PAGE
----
Newly Rebranded Car Subscription Startup Autonomy Will Offer Tesla’s Model 3

Molly Wright

Molly Wright is an intern for dot.LA. She previously edited the London School of Economics' student newspaper in the United Kingdom, interned for The Hollywood Reporter and was the blogging editor for UCLA's Daily Bruin.

Newly Rebranded Car Subscription Startup Autonomy Will Offer Tesla’s Model 3
Image courtesy of Wikimedia Commons

Autonomy—the Santa Monica-based automobile subscription service until recently known as NextCar—is getting into electric vehicles via Tesla’s popular Model 3.

The startup, which provides customers monthly vehicle subscriptions for an all-in price that includes maintenance costs, said Thursday that it will offer the Tesla Model 3 as part of a range of electric and zero-emission vehicles.

NextCar, which was launched in 2020 by former TrueCar CEO Scott Painter, rebranded as Autonomy late last year after acquiring the defunct Hewlett-Packard software brand and its intellectual property. Having recently raised $83 million in debt and equity financing, Autonomy is now ramping up its platform by including the best-selling electric car in history.

Autonomy customers will be able to subscribe to a Model 3 for a three-month minimum term, and then on a month-to-month basis afterward. Fees range anywhere from $550 per month (with a $5,500 start fee) to up to $1,000 per month (with a $1,000 start fee), plus a $500 security deposit. The service, which plans to add an insurance offering to its all-in bundle in the coming weeks, is currently available only in California.

“Electric vehicles have reached a tipping point, and it’s clear that the Tesla Model 3 is this generation’s [Toyota] Prius,” Painter, who serves as Autonomy’s CEO, said in a statement. He said Autonomy’s subscription model is meant to appeal to consumers in an era when “financial responsibility and the avoidance of debt” has prompted many to reconsider purchasing a car.

The startup also pitches an easy-to-use customer experience through its mobile app; it says customers can order a vehicle in only 10 minutes by providing their driver’s license and payment information, while the process of picking up the car or getting it delivered to them should take no more than 20 minutes. They can also manage their subscription through the Autonomy app.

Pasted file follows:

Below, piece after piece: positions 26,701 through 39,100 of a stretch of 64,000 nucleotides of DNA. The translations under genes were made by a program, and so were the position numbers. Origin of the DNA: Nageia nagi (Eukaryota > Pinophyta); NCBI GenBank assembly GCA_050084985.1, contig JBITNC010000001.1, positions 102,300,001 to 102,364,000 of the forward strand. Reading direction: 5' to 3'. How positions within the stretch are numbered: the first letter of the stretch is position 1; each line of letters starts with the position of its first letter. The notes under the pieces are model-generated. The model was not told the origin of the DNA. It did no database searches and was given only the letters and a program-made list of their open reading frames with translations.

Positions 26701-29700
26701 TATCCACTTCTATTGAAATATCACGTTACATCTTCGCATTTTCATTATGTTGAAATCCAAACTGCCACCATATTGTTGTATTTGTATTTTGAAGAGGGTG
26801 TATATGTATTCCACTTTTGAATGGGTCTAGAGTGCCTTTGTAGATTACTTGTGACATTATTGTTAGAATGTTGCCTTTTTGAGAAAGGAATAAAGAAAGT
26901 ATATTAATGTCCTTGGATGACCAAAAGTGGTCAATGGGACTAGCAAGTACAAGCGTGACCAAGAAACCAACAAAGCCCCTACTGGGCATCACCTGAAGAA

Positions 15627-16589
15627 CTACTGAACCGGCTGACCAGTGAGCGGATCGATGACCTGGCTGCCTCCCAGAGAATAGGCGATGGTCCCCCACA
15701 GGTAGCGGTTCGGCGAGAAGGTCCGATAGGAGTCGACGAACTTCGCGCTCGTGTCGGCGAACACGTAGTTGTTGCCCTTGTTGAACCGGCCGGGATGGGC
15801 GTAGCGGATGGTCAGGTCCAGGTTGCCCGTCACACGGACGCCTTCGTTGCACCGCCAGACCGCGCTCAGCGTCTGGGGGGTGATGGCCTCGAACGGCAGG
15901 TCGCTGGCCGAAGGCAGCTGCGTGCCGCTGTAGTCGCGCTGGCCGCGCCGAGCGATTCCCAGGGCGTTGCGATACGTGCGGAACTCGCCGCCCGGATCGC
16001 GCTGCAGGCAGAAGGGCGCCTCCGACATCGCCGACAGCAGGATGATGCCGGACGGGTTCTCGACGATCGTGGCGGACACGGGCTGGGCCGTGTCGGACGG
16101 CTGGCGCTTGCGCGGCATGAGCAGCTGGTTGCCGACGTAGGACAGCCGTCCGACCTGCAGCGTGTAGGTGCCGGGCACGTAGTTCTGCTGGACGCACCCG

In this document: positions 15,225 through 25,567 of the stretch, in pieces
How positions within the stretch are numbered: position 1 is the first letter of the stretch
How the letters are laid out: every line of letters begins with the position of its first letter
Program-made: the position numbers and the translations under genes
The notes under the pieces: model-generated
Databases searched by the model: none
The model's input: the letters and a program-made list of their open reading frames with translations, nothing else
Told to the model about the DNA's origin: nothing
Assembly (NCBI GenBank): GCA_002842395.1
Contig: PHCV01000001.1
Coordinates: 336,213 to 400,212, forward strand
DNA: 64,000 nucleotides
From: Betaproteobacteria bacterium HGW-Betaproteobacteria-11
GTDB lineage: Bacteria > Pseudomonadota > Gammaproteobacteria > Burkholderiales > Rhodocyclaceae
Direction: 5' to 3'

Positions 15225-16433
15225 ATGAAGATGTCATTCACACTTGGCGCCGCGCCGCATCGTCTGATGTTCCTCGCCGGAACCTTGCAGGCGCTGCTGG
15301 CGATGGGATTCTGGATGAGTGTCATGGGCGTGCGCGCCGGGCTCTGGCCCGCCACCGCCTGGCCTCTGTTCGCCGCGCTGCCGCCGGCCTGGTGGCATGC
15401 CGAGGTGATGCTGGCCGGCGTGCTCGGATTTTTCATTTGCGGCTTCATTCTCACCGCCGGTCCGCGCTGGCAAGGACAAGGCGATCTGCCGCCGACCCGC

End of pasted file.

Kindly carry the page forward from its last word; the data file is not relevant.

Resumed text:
Autonomy isn’t the only way drivers can get their hands on a Tesla short-term. In October, Hertz announced that Teslas would comprise more than 20% of its rental car fleet by the end of 2022 after it ordered more than 100,000 vehicles from the Elon Musk-led automaker. The news saw Tesla’s market capitalization surge above $1 trillion.

Correction, Jan. 21: A previous version of this article reported that Autonomy is in beta testing and currently includes insurance with its all-in subscription price. It has been corrected to reflect that the service is now commercially available and plans to add an insurance offering in the coming weeks.

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David Shultz reports on clean technology and electric vehicles, among other industries, for dot.LA. His writing has appeared in The Atlantic, Outside, Nautilus and many other publications.

A Fisker electric vehicle.​
Courtesy of Fisker

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